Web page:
The built automatic transmission is a mainstay in the diesel world. At some point, even the toughest factory transmission needs to be reinforced in order to continue the never-ending quest for additional power. But, as this article illustrates, having a built automatic in your truck doesn’t mean it’s exempt from ever requiring a once-over, if not a full-on rebuild, from time to time. Although having to rebuild an “already-built” transmission is something a lot of folks don’t like to hear, in the end it’s practicably inevitable. While a performance transmission can be prepped to handle big horsepower and gobs of torque (and do so extremely well), it can’t handle the job forever—especially if you’ve added power since the last time your transmission builder was in there.

After noticing the unmistakable smell of burnt transmission fluid, a quick check of the dipstick confirmed our suspicions that something was amiss inside our E4OD. Once we pulled the drain plug, it was obvious something metallic was breaking down inside. Following a quick call to John Wood Automotive, one of the premier E4OD/4R100 builders in the transmission world, we had an appointment scheduled to get our slushbox into his highly capable hands.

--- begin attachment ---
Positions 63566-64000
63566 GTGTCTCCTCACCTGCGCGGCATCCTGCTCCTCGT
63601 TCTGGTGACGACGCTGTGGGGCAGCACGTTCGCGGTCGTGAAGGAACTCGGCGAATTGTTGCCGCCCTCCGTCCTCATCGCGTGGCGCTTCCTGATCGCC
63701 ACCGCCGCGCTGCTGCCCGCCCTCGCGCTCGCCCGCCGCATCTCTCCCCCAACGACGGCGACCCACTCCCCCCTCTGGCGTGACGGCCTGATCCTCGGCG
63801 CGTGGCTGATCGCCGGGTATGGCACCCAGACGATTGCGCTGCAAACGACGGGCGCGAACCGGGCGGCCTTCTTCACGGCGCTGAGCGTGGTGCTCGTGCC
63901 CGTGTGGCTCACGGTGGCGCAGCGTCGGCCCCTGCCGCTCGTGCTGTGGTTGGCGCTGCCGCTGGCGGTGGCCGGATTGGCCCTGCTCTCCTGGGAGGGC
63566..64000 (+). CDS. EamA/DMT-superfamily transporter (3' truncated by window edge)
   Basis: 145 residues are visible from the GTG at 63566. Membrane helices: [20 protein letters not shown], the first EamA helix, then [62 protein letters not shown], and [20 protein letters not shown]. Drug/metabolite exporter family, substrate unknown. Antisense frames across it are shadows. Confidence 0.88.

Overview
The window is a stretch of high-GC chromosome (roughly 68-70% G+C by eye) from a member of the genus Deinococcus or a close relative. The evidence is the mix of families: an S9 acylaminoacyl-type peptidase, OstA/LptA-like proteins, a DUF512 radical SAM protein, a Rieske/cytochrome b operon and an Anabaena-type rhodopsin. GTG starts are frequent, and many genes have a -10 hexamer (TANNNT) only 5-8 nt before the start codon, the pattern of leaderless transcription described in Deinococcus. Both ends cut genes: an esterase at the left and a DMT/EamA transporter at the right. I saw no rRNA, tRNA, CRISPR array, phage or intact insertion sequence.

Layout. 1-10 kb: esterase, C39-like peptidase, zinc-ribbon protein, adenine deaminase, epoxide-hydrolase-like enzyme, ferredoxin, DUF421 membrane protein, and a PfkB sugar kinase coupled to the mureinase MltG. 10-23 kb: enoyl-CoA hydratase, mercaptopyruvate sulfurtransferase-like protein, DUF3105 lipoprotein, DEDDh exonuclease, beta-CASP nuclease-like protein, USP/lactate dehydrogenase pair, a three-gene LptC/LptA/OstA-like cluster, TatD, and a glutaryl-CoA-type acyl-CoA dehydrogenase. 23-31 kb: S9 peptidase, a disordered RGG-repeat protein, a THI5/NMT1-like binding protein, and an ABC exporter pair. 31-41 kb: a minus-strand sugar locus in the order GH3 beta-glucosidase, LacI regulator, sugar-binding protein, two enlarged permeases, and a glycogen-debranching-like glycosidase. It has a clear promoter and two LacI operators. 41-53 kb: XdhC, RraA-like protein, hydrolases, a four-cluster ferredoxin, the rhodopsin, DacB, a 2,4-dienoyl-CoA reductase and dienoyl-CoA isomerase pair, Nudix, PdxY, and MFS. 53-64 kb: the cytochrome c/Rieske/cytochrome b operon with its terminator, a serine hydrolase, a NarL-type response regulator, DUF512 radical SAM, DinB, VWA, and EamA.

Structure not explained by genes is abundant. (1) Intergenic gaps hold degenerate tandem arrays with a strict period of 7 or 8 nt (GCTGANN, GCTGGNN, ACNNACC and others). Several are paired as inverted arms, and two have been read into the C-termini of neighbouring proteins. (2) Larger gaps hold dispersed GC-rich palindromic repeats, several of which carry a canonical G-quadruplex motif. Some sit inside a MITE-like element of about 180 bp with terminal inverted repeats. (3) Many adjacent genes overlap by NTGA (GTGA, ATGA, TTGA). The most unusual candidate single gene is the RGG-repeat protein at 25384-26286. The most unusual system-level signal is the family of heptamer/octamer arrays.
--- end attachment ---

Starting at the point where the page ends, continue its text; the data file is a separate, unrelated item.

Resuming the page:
Such was the case with our E4OD: a transmission built once upon a time at John Wood Automotive. When the old-school four-speed was first put together back in 2011, it was intended for a 400-rwhp OBS Ford. Now, having added 300/200 hybrid injectors from Unlimited Diesel Performance, an Irate Diesel competition electric fuel system, and a Fleece Performance Engineering Billet S468, the same truck sits at nearly 600 rwhp. After more than eight years of trouble-free use and 70,000 hard-earned miles, the transmission had never skipped a beat. However, before pursuing further horsepower goals it was time to: 1.) Find out why the fluid was burnt, and 2.) See how well the transmission’s internals had held up over the years—especially with the near-50-percent increase in horsepower it had seen.